Hi everyone! If this is your first time here on the site, my name is Dave Shevlin and while I am not a good writer, I am an enthusiastic one! My site, for you newcomers, is one that is here to celebrate the nostalgia, love and the elusive “cool” factor of comic books. I’m not here to write a dissertation on comparisons to 14th Century literature or anything like that. I don’t have that skill set. I am here to talk about why certain comics mean something to people, why they matter, why they are worth your time. I want to expose people to the same magic I feel for certain special comics. The comics that make your heart skip a beat. The ones that make you grin like an idiot when you picture them. The ones that are a perfect blend of art and writing that hit you in your gut, curl up into your brain and stay with you for the rest of your life. The main comic that sticks with me, that is a core piece of who i am, is the Chris Claremont/Marc Silvestri/Rick Leonardi run on X-Men. The run where our merry mutants go “down under”.
This is the first part in a long form continuous series I will be writing about The Outback Era X-Men. Why spend all this time dissecting this particular chunk of X-books, you ask? Well, it’s because this is my FAVORITE era of X-Men ever. I am head over heels in love with it. To me, it represents the high point of writer Chris Claremont’s legendary 17 year run on the X-Men titles.
Chris Claremont had been writing Uncanny X-Men and several other Mutant books for 13 years by the time 1988 rolled around. Throughout this run his main central theme to his books was growth and change. He had characters like Cyclops grow up, get married and retire to leave the team. Comic book status quo’s back then were a bit like the Wild West. Before movie and merchandising rights were such a huge deal, creators had a bit more free reign to enact long lasting change without things being reverted back to the status quo. Under the editorship of Louise Simonson and later Ann Nocenti, Claremont was given a lot of leeway to basically do whatever he wanted unless Editor In Chief Jim Shooter directly butted in. Throughout the 1980’s you see Claremont drifting away from a lot of the established X-Men tropes. Professor Xavier is sent off to space and Magneto is put in charge. Cyclops has his leadership usurped by Storm who, along with others, undergoes deep character change, growing ever more pragmatic and lethal. The Mutant Massacre decimates the team and core cast members are jettisoned off. Systematically he prunes the X-Men plant until theres not much recognizable growth left. Finally, the Fall of the Mutants X-Over happens and the X-Men all die, sacrificing their lives to destroy The Adversary and save the world.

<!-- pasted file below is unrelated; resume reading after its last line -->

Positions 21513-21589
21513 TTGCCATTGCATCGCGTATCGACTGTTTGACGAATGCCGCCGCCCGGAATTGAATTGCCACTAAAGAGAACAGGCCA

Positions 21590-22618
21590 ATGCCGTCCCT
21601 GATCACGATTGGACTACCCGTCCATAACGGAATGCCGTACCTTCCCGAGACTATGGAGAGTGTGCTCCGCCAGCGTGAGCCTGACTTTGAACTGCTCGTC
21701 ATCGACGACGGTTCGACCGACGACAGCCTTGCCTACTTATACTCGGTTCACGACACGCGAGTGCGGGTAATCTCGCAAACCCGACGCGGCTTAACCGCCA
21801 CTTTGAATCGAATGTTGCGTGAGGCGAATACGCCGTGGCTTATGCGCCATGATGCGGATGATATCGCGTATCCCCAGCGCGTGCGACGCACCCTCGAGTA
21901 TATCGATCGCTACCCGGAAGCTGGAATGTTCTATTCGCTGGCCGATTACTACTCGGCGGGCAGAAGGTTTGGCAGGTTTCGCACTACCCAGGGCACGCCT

Their deaths last about 2 pages as Roma, Merlyn’s daughter saves them. She’ll become a huge deus ex machina to get us where we’re going but I’ll delve into more of that later.
Claremont uses this crossover to effectively murder off the X-Men and give himself a clean slate from which to reinvent the book. I said earlier, Claremont’s whole theme during his run is change and that thematic influence in his work is never stronger than it is here. He’s finally reached the apex of everything he’s laid down. After 13 years he unshackles himself from fan expectations and the tired status quo. Gone are the ties to the rest of the X-Men supporting cast. Gone is the Mansion in Westchester. Gone is the outdated super-hero team reacting to threats as they happen. Gone are the old villains. In it’s place stands a Mutant strikeforce, ready to proactively strike at those that would do them harm. They have a new secret base in the Australian Outback. They are invisible to machines and spells. They can teleport to anywhere in the world they need to be. They are given a certain freedom when all their friends and enemies think they are dead and off the table. They are given new enemies that represent the hate Mutants face in new, varied ways. Claremont’s whole run, in my opinion, is leading to this progressive change. Challenging himself to do something different gives the book a fresh jolt in the arm and spurs him on to unparalleled new creative heights. I want to explore and show you how everything is new, new, new and why that makes this the all time best X-Men period.
This era really is the culmination of everything Claremont had been working on. His themes on mutant conflicts and racial issues as well as what a superhero team can be are explored so heavily here and he’s finally transformed the team into the band of revolutionary outlaws that take no shit in their own little pocket corner of the Marvel Universe that he’s always wanted. It doesn’t’ last super long, as all good things must end, but for a brief period we get THE seminal X-Men work. In this X-Tra Sauce series, I am going to do a deep dive on every single issue and more to explore Claremont’s themes, the art, what does and does not work, behind the scenes stuff, dropped or changed plots, character and creator spotlights, why it matters so much, and most of all how this work resonates with me personally. You’re going to get a lot of me gushing about why this specific material means so much to me and why this is the best X-Men run ever. I’ll try to make it entertaining as well as thought provoking. Hopefully by the end of this you’ll have a real appreciation for the material after seeing it through my eyes. Pull up a seat to the table and join me in enjoying some Comfort Food Comics, Outback style!